This is the fourth installment of a blog series discussing neurological disorders in horses. Part One discussed Sarcosystosis, which is an infection with the protozoa Sarcocystis neurona. The protozoa most often associated with Equine Protozoal Myeloencephalitis or EPM is S. neurona. In Part Two, I shared the expertise of Siobhan P. Ellison, DVM PhD. Dr. Ellison believes inflammation is the underlying cause of debilitating conditions in horses that are often misdiagnosed as EPM. Dr. Ellison states:
Autoimmune polyneuritis is a disease that causes weakness and ataxia (the loss of full control of bodily movements) in horses. It is related to horses diagnosed and treated for EPM. It is not a new disease but it hasn’t been in the EPM-discussion.
Part Three provided some critical bullet point takeaways about EPM.
Polyneuritis equi, or PE, is an inflammation of nerve roots and/or peripheral nerves. The inflammation results in the demyelination of nerves. Myelin is the protective cover around nerves. Demyelination means the myelin has been destroyed. Remyelination is the restoration of the protective sheath. Horses with PE show evidence of both processes. An example of a demyelinating disease in people is Multiple sclerosis.
Without their protective covering, nerves don’t work normally. PE is a description of a syndrome or collection of symptoms. To clarify, it is not a disease diagnosis in and of itself. There are likely multiple causes for this disease process. One probable cause is EPM.
What triggers the demyelination? In fact, scientists are not sure. However, in horses, it is believed that an overactive immune system is the cause. A horse infected with S. neurona (the causative agent of EPM) or Borrelia (the causative agent of Lyme disease) creates antibodies against the intruder. Now stick with me as I explain a couple of technical terms…
The Immune System
A cytokine is a general term for a substance produced by some of the cells in the immune system. Cytokines have varying effects on other cells in the body. There are many different types of cytokines. Researchers have identified IL6 as one cytokine involved in PE. A parasitic invasion stimulates the release of IL6. Usually, the destruction of the intruder signals the “turn-off” of the immune system. However, horses with PE seem to be “stuck” in a cycle of IL6 production. In turn, IL6 triggers the release of C-Reactive Protein (CRP) that was discussed in Part Two. These two agents of inflammation feed off of each other and escalate the problem.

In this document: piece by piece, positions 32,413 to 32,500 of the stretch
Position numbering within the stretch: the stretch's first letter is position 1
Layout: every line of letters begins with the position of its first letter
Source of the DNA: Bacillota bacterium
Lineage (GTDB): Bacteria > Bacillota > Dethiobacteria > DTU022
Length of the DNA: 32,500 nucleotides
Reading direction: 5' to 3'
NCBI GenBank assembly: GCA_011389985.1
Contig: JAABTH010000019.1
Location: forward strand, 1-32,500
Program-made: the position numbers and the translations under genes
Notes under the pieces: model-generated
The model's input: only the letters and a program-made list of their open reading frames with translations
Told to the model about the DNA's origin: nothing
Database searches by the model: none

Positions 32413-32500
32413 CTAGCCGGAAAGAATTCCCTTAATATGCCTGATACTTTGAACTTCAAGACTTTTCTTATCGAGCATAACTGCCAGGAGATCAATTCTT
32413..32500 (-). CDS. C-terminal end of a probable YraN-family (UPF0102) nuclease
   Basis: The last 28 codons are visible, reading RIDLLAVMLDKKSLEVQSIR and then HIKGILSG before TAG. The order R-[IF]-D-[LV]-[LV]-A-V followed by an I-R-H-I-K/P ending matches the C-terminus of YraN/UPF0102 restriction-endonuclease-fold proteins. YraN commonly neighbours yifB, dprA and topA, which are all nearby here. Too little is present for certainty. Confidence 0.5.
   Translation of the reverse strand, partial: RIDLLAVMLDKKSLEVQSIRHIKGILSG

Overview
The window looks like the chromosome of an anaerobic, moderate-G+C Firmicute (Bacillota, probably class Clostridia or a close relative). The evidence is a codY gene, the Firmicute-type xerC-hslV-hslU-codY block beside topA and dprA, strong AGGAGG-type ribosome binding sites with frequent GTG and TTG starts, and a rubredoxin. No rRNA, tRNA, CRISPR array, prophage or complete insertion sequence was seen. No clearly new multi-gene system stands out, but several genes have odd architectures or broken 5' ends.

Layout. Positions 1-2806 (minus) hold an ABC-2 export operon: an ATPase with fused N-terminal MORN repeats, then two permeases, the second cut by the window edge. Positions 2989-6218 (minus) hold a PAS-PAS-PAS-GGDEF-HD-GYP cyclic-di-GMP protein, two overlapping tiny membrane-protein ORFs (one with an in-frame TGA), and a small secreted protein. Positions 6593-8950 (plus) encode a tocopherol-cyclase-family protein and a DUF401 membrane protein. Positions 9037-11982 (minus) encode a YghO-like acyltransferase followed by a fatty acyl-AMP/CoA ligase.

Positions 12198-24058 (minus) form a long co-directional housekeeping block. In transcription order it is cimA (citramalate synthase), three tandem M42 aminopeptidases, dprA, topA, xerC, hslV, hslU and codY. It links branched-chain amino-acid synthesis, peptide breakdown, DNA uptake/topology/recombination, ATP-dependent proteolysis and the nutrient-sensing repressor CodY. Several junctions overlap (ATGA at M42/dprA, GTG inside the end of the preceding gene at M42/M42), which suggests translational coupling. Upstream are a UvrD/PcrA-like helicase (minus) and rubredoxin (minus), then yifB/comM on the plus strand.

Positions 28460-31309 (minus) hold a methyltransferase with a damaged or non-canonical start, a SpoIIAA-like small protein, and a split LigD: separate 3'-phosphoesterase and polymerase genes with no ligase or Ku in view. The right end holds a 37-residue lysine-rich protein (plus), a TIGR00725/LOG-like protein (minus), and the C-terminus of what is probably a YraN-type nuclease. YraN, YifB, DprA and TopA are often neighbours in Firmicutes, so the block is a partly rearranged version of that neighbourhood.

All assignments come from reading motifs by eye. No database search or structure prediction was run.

Furthermore, myelin sheaths have IL6 receptors! This means that too much IL6 can create an inappropriate assault on normal body tissues, which in this case is the nerves. In other words, an overactive immune response can trigger an “autoimmune” disease. “Auto” means self, therefore “autoimmune” is an attack on one’s own tissues. What is the “takeaway” from this information?
Dr. Ellison’s Views
In her research, Dr. Ellison has shown that horses treated for abnormal IL6 reactions show significant improvement or completely recover from their symptoms. Treatment would involve a medication that temporarily shuts down the immune system. Untreated horses get worse. Sadly, a horse suffering from an out-of-control immune system for a long period of time sustains damage that can’t be reversed.
The immune system reacts to stress. Thus, a horse can have waxing and waning of symptoms as they experience varying degrees of stress. Veterinarians might interpret this improvement/decline cycle to be evidence of more protozoal infection. As a result, their response might be to treat the horse once again with an anti-protozoal drug. This would have no impact on the actual cause of the problem!
As previously mentioned, CRP levels change in response to the activity of the immune system. Therefore, an owner or veterinarian wanting to measure the effectiveness of an immunosuppressive treatment can monitor CRP levels.
I realize this has been a significant amount of technical information! Nevertheless, I believe it is important for horse owners to become more educated about what is happening inside their horse’s body. I will continue to write about this topic and do my best to explain the technicalities. In the meantime, if you are dealing with a horse diagnosed with EPM, I can’t encourage you enough to reach out to Dr. Ellison. Her lab and staff are extremely receptive to inquiries. Additionally, don’t hesitate to reach out to me if you need further clarification on this article.
In a recent phone conversation with Dr. Ellison, I learned that she is launching a research project on PE. She is looking for horses to enroll in a clinical trial. Do you have a horse that dribbles urine? A horse that seems to have lost the feeling or use of its tail? A horse with fecal incontinence? Your horse might be suffering from PE. Click here to fill out a questionnaire for possible inclusion in the clinical trial. Treatment would be free, although you would be responsible for a minimal amount of bloodwork.
More coming on neurological issues… stay tuned!